Allow me, first of all on behalf of the Government and the
people of Thailand, to extend to all distinguished delegates and participants
a very warm welcome to Thailand. I wish you a very pleasant and fruitful
stay throughout the session.
It is a great pleasure and privilege for me to address once again the inaugural meeting of the Fifty-eighth Session of the United Nations Economic and Social Commission for Asia and the Pacific (ESCAP) today. As some of you who were here last year may recall, I was also here a year ago to deliver my address to the ESCAP session for the very first time as Prime Minister of Thailand. It was quite an experience for me, particularly on the next day when discovering the false headlines that Thailand was going to close the country to foreign investors. I was totally surprised to learn that such an open, liberal and democratic country like Thailand could be closed to foreign investors and partners in progress. I sincerely hope my address today will not result in misleading headlines tomorrow.
The theme of this year's session, "Sustainable social development in a period of rapid globalization: challenges, opportunities and policy options", is both important and timely. We are all well aware that globalization, if properly managed, can bring about wider choices and new opportunities for prosperity. Rapid globalization, in many circumstances, has had considerable adverse impact on developing countries, namely the aggravation of poverty, the increase of social and income disparities, and the increasing marginalization of poorer countries in the global economy. I am therefore thankful to ESCAP for providing this opportunity to discuss innovative ways and means to address core social development concerns in light of rapid globalization. We all agree that social and human dimensions constitute an integral part of overall balanced development strategies, especially those designed to combat poverty at its roots.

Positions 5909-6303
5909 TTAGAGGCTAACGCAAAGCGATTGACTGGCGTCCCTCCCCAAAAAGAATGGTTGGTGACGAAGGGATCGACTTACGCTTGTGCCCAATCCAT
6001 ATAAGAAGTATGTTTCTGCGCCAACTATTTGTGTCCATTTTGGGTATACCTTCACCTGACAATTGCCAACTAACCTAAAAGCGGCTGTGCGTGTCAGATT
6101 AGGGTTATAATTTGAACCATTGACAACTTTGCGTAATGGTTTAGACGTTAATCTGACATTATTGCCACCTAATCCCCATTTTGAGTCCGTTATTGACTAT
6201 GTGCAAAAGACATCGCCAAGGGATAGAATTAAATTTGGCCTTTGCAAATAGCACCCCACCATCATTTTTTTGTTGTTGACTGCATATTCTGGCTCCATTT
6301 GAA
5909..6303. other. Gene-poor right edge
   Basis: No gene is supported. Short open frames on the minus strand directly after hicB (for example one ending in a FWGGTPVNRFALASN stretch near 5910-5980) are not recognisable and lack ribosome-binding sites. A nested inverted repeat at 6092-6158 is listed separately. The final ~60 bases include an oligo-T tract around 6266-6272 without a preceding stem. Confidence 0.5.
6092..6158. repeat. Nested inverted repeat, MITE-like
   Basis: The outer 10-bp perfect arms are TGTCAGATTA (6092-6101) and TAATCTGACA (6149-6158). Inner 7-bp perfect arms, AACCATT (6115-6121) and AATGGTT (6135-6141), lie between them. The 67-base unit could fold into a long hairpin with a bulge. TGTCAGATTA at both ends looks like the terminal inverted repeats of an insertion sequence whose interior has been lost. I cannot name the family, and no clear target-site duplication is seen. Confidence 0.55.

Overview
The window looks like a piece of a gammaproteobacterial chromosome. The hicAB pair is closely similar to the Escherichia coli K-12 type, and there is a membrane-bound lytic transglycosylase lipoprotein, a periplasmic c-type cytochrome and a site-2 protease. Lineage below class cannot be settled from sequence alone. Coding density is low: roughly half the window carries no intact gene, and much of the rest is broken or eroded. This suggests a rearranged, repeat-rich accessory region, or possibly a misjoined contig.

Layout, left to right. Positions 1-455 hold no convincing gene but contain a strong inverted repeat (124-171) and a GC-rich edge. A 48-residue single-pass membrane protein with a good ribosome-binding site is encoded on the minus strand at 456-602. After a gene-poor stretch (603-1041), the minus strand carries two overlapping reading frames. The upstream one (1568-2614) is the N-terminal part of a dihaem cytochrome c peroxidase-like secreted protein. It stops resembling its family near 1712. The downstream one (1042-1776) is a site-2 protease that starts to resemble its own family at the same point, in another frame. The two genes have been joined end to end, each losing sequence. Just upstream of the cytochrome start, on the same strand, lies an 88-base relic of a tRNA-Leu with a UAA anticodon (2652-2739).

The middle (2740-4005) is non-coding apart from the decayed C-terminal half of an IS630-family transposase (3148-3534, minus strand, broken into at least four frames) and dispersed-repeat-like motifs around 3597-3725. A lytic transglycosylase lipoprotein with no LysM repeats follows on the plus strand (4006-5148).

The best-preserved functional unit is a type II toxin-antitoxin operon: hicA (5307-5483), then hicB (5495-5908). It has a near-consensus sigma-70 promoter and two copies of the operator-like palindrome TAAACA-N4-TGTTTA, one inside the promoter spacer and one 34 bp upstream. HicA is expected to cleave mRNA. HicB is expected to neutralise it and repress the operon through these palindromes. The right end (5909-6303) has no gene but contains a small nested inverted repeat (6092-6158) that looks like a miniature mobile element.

Like many other developing nations in the Asia-Pacific region, Thailand must urgently confront the issue of poverty elimination, which is coupled with growing socio-economic disparities and a widening lack of opportunities and limited resources for the poor. That is why my Government has given the highest priority to poverty alleviation in our national development agenda after assuming office last year.